Reducing the risk of a data breach by keeping track of data
Damage to customers should never be an option. Even if a court case rules that future harm is “not likely,” this should not be a reason to not care about data protection. But as we have seen, protecting data is complicated. This is becoming even more difficult as the COVID-19 pandemic requires working from home, which expands endpoints and challenges IT infrastructures to the limit.
Keeping track of data is where data protection starts. Knowing where data is at any point in its lifecycle gives an organization the information to determine risk, and in turn, understand the right security measures to put in place.
Data tracking policies should be a part of a corporate defense strategy. Data tracking is a way to manage enterprise risk and should be part of a wider enterprise cybersecurity strategy and culture. A November 2019, McKinsey survey, “McKinsey on Risk,” asked security executives about their use of SaaS platforms. Respondents said they used several measures including data usage tracking tools to manage data security risks. Data tracking can ensure that gaps are not allowing exposure or malicious exfiltration.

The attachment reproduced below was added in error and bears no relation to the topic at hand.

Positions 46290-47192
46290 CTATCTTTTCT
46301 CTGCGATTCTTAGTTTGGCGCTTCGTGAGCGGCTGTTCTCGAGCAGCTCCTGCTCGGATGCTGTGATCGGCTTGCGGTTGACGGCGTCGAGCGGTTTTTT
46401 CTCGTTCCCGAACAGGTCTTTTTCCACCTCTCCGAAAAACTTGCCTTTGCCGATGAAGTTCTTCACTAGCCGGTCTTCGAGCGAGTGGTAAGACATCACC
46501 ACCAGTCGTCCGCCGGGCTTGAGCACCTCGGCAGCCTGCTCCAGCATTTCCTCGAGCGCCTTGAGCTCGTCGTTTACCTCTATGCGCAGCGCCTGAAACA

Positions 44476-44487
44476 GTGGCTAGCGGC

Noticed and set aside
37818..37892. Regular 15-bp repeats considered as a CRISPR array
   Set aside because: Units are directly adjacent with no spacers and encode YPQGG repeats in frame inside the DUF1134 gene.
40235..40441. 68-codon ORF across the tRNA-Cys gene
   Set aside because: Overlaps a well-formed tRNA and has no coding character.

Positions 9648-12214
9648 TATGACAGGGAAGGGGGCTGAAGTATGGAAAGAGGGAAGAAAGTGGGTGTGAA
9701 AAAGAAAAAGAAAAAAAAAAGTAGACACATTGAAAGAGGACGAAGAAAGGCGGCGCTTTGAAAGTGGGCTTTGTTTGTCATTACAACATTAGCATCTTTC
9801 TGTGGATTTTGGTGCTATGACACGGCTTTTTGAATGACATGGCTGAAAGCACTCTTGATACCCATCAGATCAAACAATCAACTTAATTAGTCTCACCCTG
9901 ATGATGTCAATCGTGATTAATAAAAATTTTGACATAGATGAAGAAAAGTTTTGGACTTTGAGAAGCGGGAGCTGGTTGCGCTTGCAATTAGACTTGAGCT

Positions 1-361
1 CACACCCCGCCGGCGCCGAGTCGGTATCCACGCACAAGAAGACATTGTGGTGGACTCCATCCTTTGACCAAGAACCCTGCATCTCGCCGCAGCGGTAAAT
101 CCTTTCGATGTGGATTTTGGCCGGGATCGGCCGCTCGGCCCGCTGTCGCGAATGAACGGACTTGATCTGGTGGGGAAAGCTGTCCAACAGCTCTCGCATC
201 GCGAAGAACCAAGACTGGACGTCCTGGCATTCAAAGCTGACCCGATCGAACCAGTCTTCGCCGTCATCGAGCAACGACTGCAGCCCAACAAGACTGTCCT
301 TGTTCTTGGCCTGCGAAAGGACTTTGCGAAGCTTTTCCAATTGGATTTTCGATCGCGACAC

It is worth noting that data security risks within a complex cloud ecosystem can also have impacts on regulatory compliance. For example, under GDPR there is a right to be forgotten. An individual may request that a document containing personal data must be deleted. If this document is deleted from one place, without knowing of other instances of the same document or having a synchronization system in place, this means that the regulation has not been adhered to properly and leaves a gap in security.
Data tracking beyond a breach
Stolen data often ends up on dark websites for sale — see the Zoom credential breach above as an example. Being able to see where data goes post-breach can help to alleviate the harm potential of these data.